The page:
Wednesday, December 30, 2015

Higher math in a Kansas case

The diagram of a car crash is drawn at a scale of 1 inch to 20 feet. The distance between two points on the diagram is 3 and 3/16 inches. How far apart are two locations shown in the diagram?

You would think that an expert in the field of "accident reconstruction" could answer this question correctly with a pencil and paper or a calculator (if not in his head). But today's online New York Times hosts a re-enactment of the deposition testimony of an expert accident reconstructionist who refused to try without his "formula sheets" and computer.

Here is a small part of the transcript:
A. Three and three-sixteenths inches.
Q. And that is, when you convert that from the scale, what does that convert to?
A. Sixty-eight feet, approximately, sir.
Q. What are the numbers?
A. Three and three-sixteenths.
Q. OK, well here, run it out for me (handing the witness a pocket calculator).
A. Run it out?
Q. Yeah, calculate it for me.
A. (Working on calculator) And again, I'd do this on the computer.
Q. You can't do it, can you?
A. Not without my formulas in front of me, no sir. I can't do it from my head.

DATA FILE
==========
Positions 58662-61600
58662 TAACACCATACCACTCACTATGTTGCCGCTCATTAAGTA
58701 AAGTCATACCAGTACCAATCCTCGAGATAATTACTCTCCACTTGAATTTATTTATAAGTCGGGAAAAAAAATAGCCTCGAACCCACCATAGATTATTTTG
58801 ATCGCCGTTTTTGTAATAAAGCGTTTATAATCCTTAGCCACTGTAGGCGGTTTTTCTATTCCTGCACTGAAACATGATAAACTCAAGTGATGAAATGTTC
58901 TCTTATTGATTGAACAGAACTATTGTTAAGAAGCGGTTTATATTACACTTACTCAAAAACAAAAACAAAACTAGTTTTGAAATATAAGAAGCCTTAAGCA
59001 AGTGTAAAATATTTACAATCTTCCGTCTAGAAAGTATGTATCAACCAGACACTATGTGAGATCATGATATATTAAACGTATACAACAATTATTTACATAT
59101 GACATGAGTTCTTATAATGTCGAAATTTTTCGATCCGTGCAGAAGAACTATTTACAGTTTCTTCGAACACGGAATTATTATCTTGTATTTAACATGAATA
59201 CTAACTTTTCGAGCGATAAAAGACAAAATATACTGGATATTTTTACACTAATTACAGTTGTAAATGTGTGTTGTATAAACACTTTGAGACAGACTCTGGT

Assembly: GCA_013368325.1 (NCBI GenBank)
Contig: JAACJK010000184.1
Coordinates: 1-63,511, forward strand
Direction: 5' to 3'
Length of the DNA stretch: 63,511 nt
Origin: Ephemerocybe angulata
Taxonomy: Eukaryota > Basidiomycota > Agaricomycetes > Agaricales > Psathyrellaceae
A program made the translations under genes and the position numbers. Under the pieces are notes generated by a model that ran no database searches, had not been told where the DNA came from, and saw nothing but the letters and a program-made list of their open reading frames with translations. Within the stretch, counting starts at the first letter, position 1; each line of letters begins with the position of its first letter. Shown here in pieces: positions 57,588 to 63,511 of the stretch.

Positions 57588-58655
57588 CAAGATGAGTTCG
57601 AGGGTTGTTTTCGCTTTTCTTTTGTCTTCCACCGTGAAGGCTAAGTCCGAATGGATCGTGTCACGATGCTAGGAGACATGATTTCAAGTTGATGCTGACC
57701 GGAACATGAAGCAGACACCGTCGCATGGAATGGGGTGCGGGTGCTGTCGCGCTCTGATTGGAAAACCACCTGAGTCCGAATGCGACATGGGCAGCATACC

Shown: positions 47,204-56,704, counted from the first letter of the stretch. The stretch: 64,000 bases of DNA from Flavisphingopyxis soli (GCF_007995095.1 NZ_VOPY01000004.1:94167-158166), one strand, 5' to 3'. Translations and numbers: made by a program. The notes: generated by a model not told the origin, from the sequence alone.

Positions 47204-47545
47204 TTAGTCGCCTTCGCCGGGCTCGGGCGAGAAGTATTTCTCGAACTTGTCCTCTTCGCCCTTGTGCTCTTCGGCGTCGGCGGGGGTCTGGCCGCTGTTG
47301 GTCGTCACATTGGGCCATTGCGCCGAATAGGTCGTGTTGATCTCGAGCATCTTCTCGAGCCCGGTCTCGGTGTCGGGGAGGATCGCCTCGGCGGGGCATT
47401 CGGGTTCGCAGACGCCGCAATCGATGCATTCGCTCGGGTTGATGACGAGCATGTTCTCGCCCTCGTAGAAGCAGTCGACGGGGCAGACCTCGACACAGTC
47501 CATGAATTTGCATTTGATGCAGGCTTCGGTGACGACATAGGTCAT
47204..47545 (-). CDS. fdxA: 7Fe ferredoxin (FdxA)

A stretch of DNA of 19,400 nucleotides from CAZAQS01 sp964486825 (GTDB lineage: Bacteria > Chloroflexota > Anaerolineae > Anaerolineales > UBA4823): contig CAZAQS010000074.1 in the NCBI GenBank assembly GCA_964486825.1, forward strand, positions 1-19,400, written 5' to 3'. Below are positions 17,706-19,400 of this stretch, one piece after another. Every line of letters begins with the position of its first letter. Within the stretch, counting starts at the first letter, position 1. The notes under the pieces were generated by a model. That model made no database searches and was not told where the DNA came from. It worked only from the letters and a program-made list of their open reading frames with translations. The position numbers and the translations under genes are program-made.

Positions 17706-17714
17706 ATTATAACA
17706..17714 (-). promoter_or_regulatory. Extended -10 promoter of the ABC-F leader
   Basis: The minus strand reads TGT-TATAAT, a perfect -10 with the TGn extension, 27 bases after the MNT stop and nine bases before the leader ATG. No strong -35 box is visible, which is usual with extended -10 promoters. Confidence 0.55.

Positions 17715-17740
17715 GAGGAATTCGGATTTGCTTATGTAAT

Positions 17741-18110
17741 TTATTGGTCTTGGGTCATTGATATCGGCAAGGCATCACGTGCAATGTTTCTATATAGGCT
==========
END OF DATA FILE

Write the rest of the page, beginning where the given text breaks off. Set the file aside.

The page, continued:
Q. You're not able to do a simple scaling problem with a calculator?
A. I don't wish to. I don't wish to make any mistakes. I use instrumentation that does it exact [sic].
Q. You can't show us, based on the numbers you just gave me, that will spit out the 68-foot distance, can you?
A. Not here today I can't, no.
This colloquy suggests an extra-credit problem: Multiply 3 and 3/16 by 20. Do you obtain 68?

Film-maker and comic writer Brett Weiner dramatized this and more of the transcript without changing a word to achieve this surreal video, Verbatim: Expert Witness. Last year, a similar film, Verbatim: What Is a Photocopier?, won the audience award for best short film at the 2014 Dallas Film Festival. There, an IT guy in Ohio struggles with yet another deeply technical issue -- the meaning of the term "photocopier."

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